Liberal Order and Climate Control: Ontario Parks as Environmental Settler Colonialism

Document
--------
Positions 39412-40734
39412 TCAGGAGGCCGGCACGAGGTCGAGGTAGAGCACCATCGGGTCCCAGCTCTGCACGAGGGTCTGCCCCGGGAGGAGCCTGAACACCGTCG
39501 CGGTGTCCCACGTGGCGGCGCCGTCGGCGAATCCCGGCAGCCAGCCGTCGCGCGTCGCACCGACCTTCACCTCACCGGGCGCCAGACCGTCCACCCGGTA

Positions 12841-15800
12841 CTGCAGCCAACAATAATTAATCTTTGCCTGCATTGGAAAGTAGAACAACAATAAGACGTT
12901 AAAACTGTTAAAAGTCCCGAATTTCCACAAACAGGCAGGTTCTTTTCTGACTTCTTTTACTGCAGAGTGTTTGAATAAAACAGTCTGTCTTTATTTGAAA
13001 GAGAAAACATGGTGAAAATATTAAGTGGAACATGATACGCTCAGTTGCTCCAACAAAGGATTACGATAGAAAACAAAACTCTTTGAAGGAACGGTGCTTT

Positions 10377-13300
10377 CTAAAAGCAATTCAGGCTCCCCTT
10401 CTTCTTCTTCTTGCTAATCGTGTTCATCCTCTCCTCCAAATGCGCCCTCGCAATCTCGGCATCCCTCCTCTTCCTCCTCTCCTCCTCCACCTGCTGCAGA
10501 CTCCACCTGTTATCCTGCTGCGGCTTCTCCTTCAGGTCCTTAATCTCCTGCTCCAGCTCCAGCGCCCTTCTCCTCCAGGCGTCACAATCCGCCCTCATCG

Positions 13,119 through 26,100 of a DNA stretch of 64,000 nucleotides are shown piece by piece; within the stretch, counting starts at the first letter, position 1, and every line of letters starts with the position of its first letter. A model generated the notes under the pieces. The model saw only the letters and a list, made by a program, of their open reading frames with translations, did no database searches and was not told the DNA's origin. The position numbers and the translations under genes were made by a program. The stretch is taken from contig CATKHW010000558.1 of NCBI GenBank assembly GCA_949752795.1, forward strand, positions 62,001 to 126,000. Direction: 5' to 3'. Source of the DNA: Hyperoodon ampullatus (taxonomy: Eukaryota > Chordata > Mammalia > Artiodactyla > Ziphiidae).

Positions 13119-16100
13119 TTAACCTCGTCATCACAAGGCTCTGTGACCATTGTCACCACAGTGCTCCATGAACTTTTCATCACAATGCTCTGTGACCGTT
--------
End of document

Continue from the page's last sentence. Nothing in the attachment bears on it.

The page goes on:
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Ontario parks were born out of an oligarchic political structure in the 19th century that employed an enclosure-reserve practice to take control of wilderness lands for the preservation of lucrative timber resources, and bring those lands into a liberal order that functioned to help facilitate industrialization and build a home market. Economic resource interests were not the only motivations for park creation, as anxieties about climate and Indigenous land-use also motivated enclosure and land management. Bureaucrats had remarkable power to convince governments to create parks and reshape the land to meet British and Western European ideals, borrowing political practices (enclosure) and environmental ideas (e.g. regarding climate) from British colonial and European experiences. A form of climate control was employed to manipulate and re-construct parks and exclude certain people(s). This political-environmental interplay reveals Ontario parks as a form of early ‘Indian policy,’ as park creation relied on ethnocentric ideas about Indigenous land-use and ultimately led to the result that enfranchisement and civilization policies were designed to achieve: Indigenous land dispossession. Settler authorities’ ethnocentric disregard for Indigenous peoples and their relationship to the land created the conditions to construct parks as a settler colonial environmental institution designed to serve a liberal order and environmental ethnocentrism.